A question nags, in spite of my enjoyment of most of the amenities that my own city has bought in the last few years: How much we know about the recent attraction of individuals and businesses to urban life? Do people really know why they do things, or do they just rationalize their impulses by repeating cues they have somehow picked up? Even if they can accurately assess their own set of motivations, can they get the proportions between the different motivations right? Otherwise, when we design cities, or make any kind of policy or run election campaigns, are we really just chasing shadows? And who if anyone is wielding those shadows?

Another maddening bunch of uncertainties is more directly pertinent. Presumably amenities are not all prima facie wonderful, nor are the wonderful ones all equivalently wonderful. How do we assess future costs and benefits of public spending? Advocates' claims for specific numbers of jobs created, or the dollar value of spillover effects, should be viewed with suspicion. Mankato writer Matthias Leyrer mocked his city's claims for the benefits from funding (another) new sports arena, while his city is still paying off debt incurred from a civic center 25 years ago:
Mankato has a Sports Commission, which is business owners that got together and kind of oversee Mankato sports, which is fine... I have no problem with it, by any means. But they were the ones who were like, "Well, according to our GAAP analysis, which was performed by us... according to our research, which was all internal, there's definitely a need for this right now.... [They say] "It's a quality-of-life issue, and if we build a new sports complex we'll attract new talent." To which I'm thinking, so why don't the businesses just pay for it, if they know it's such an ace in the hole? Why don't they pull all their money together and build their own sports complex? ("Sportscenter with Matthias Leyrer")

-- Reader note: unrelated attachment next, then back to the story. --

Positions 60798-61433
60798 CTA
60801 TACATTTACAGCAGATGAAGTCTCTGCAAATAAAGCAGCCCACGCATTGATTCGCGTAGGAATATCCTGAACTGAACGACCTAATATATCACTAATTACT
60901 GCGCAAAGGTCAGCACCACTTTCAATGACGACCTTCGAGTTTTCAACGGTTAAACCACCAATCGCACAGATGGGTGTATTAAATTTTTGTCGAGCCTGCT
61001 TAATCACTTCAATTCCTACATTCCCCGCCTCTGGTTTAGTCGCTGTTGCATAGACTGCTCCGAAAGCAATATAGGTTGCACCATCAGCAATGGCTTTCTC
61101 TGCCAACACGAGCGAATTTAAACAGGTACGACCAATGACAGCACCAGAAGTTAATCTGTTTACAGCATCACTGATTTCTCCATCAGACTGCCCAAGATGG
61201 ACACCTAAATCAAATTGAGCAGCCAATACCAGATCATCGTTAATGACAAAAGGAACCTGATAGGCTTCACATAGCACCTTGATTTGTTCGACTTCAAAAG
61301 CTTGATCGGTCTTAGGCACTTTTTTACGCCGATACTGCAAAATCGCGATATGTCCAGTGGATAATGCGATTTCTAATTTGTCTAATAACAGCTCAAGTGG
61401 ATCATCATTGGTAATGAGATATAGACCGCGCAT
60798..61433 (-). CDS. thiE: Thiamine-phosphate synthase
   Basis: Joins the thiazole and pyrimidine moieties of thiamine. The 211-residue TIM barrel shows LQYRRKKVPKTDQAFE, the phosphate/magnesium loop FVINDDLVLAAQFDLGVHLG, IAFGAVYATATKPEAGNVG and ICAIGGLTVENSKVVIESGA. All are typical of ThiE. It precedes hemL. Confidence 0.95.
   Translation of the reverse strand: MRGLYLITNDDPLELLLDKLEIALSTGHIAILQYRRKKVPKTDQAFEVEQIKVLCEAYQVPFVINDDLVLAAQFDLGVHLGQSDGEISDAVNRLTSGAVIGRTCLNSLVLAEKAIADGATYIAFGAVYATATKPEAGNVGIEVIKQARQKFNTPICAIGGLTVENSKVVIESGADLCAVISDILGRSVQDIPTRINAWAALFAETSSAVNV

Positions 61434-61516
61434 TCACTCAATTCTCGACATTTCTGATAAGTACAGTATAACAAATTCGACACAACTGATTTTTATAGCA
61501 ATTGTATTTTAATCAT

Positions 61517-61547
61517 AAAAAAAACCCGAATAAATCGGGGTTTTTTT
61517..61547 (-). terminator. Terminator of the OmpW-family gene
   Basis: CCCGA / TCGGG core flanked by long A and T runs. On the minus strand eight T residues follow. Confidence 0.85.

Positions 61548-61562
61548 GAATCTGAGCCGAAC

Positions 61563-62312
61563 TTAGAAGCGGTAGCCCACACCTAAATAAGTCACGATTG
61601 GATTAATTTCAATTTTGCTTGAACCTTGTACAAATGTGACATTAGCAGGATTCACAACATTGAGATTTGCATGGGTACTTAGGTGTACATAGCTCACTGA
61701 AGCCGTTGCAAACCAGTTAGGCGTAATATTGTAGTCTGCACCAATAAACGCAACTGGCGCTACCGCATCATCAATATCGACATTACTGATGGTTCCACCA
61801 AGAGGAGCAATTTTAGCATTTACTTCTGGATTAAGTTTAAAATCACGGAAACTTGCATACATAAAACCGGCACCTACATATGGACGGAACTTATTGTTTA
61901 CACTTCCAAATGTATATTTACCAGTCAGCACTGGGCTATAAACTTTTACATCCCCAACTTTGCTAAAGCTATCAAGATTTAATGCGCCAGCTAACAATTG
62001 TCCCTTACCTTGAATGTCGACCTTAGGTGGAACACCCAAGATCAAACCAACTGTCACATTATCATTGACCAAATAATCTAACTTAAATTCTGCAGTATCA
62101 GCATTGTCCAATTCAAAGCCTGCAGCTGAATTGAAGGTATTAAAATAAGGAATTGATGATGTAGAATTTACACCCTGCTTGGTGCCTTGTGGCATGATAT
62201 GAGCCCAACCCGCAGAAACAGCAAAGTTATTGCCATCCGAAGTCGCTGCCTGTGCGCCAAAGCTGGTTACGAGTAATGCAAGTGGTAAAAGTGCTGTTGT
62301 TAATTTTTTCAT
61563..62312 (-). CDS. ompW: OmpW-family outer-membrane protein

Don't get me wrong... it's great if we're not chasing smokestacks, or biotech firms for that matter, but isn't at some point the subsidy of new construction or the infrastructure that facilitates it the same thing? Amazing Place profiles its six cities with a relentlessly upbeat tone, but is vague about the public costs of the local improvements those cities made. I can see bike lanes and one-way-to-two-way conversions, libraries and parks, but those are relatively small potatoes. (Schools aren't, though.) But millions to convert a mall, and to help build an office tower, with all that CR was willing to do to make the casino happen, all seems like socialism for the rich. Some cities, like Baltimore, claim all manner of development from stadium deals, while in St. Louis the football stadium was a costly flop. (See the Field of Schemes site for a running commentary on what cities will do for major sports franchises.) Cleveland--actually Cuyahoga County--like Cedar Rapids built and now owns a downtown hotel/convention center, but Heywood Sanders has been flaying these projects for years. Even allowing there are sometimes successful huge gambles, they are gambles nonetheless. With public money I think there is a fiduciary responsibility to be prudent.